We have all experienced it before: the clanging cell phone piercing its way between the middle of a concert, followed by the whispering shuffle as everyone is trying to locate the perpetrator. It seems so interesting that these interruptions still occur considering the massive amounts of "Please, turn off all electronic devices" that surround the concert-goer's experience.
Classical music and its musicians have not been well-prepared for this. We don't have ancient treatises' for conductors and musicians that explain a counteraction to the rude disturbance, our editions can't seem to catch up to the trends. The electronic device is a new demon lurking at the concert halls and has been dealt with in a multitude of ways.
Well, one such disturbance happened in outrageous form last night during a New York Philharmonic concert at Avery Fischer Hall. This time it was not lightly brushed aside but was confronted in full-force by Maestro Alan Gilbert.
The orchestra was playing Gustav Mahler's 9th Symphony, an extremely important piece, not only for Mahler himself, but for the orchestra because of their close relationship with Mahler during the last years of his life.
Imagine this... Fourth movement. About 85 minutes into a 90 minute work. Orchestra at a pianissimo. Quieting down from a climax into serenity; a sighing breath from the Mahler storm. All are transcendent into what can only be described as the "Ecstasy of Mahler." Then, about 15 measures until the final page turn... CUE: Marimba cell-phone ringtone...
Mahler did not write for marimba. In fact, the marimba hadn't even made its way into any radar of any classical composer at the time. This confused Gilbert and when it did not cease, it upset him.
Gilbert stopped the orchestra, turned to the man, who happened to be in the front row and had this conversation:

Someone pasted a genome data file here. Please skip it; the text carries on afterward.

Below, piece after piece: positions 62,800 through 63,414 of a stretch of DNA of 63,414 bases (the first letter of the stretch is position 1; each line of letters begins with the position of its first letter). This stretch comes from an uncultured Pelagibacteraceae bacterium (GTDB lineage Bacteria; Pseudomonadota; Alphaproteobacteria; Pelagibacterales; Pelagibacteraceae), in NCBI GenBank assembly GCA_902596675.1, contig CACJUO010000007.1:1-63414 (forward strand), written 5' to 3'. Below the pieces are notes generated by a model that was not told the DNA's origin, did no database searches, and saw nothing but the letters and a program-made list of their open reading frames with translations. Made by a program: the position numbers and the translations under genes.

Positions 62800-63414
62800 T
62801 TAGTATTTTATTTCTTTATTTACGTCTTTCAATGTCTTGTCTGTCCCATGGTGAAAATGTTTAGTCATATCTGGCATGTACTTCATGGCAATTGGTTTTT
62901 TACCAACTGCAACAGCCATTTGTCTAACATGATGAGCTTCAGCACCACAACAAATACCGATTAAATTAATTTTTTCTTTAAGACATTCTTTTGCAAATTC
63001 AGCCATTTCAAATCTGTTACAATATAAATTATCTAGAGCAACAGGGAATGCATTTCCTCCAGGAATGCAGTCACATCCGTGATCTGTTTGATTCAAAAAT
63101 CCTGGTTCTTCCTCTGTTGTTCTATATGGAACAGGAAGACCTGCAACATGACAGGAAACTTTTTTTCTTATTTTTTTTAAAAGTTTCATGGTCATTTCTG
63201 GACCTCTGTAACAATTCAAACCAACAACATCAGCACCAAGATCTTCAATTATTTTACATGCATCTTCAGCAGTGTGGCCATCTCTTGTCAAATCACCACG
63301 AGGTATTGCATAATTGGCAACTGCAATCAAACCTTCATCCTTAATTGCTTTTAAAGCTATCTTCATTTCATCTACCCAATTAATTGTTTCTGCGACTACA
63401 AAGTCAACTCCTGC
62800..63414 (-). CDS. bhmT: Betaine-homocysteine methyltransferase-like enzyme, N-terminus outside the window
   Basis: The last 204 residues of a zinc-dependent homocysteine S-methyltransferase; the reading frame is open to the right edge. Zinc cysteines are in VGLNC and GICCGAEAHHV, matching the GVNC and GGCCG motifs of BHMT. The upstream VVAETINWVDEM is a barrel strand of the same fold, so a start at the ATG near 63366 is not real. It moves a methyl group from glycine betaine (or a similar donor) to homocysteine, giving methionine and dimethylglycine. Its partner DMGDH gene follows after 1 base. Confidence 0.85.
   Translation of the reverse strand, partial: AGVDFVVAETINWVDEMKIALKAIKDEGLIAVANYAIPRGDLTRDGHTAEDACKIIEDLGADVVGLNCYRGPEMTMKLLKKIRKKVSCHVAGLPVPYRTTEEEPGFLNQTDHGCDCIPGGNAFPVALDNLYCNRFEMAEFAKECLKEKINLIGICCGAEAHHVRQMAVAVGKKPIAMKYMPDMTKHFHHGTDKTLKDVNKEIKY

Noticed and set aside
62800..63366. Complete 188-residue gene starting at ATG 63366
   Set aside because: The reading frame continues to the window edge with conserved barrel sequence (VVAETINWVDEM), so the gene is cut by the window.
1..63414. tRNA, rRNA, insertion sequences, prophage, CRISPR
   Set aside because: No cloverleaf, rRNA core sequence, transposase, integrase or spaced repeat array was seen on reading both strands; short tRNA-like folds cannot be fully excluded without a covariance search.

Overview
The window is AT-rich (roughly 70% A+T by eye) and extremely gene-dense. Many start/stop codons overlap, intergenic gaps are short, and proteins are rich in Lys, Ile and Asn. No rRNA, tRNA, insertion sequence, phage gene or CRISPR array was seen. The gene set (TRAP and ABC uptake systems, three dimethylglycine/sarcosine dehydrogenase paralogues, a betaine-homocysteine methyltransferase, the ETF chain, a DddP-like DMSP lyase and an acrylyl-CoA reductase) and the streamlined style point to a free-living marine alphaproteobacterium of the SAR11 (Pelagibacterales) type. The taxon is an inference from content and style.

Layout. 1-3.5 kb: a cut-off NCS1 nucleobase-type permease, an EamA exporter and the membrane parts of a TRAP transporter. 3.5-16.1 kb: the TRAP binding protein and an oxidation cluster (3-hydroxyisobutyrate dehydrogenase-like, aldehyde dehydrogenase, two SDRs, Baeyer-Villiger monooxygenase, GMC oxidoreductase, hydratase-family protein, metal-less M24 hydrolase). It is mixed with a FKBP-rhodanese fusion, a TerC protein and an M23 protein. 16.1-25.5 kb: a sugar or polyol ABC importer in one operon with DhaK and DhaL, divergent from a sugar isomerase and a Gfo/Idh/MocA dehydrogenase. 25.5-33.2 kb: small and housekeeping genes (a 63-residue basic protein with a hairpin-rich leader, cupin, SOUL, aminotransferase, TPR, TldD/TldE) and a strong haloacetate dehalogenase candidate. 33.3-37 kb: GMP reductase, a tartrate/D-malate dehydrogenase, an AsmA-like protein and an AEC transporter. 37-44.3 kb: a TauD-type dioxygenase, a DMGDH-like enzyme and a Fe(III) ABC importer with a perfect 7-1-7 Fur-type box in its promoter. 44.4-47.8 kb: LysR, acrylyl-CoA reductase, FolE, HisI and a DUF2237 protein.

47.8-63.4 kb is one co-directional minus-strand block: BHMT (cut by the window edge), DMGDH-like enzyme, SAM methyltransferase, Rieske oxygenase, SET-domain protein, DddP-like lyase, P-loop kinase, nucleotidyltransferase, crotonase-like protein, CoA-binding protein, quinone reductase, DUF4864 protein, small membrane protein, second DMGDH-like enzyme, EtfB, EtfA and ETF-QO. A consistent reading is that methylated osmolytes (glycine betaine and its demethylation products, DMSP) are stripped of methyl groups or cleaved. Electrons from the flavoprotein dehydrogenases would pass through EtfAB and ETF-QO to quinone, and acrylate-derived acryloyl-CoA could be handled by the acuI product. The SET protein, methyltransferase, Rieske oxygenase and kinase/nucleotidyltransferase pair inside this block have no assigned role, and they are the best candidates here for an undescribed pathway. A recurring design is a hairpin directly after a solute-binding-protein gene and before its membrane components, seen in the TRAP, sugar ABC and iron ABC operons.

"Are you finished?"
"Fine, we'll wait."
Audience chimes in: "Thousand dollar fine!" "Get out!" "Kick him out!"
"Did you turn it off?"
"It won't go off again?"
Man shook his head.
After a final apologetic address to the audience he turned to the orchestra and asked them to start at 118. They finished the symphony in glorious fashion!
Of course, this is only one way to counteract such a disturbance. Perhaps Alan Gilbert was a little harsh. Perhaps he was right on the money. Perhaps the man in the front row had a wife in labor, or in the hospital, or any other possible emergencies that would need immediate contact. You could say, "Well, why are you at a concert then?" But, keep in mind he had a front row seat; those seats can cost well over $120, on an easy night.
Either way, the epidemic of electronic device disturbance is becoming an issue. So, I want to ask you: "How do you think these sorts of disturbances should be dealt with?"
Please, leave a comment. Let's get this conversation going! Maybe, with enough input, we could write that treatise that all conductors have been waiting to read.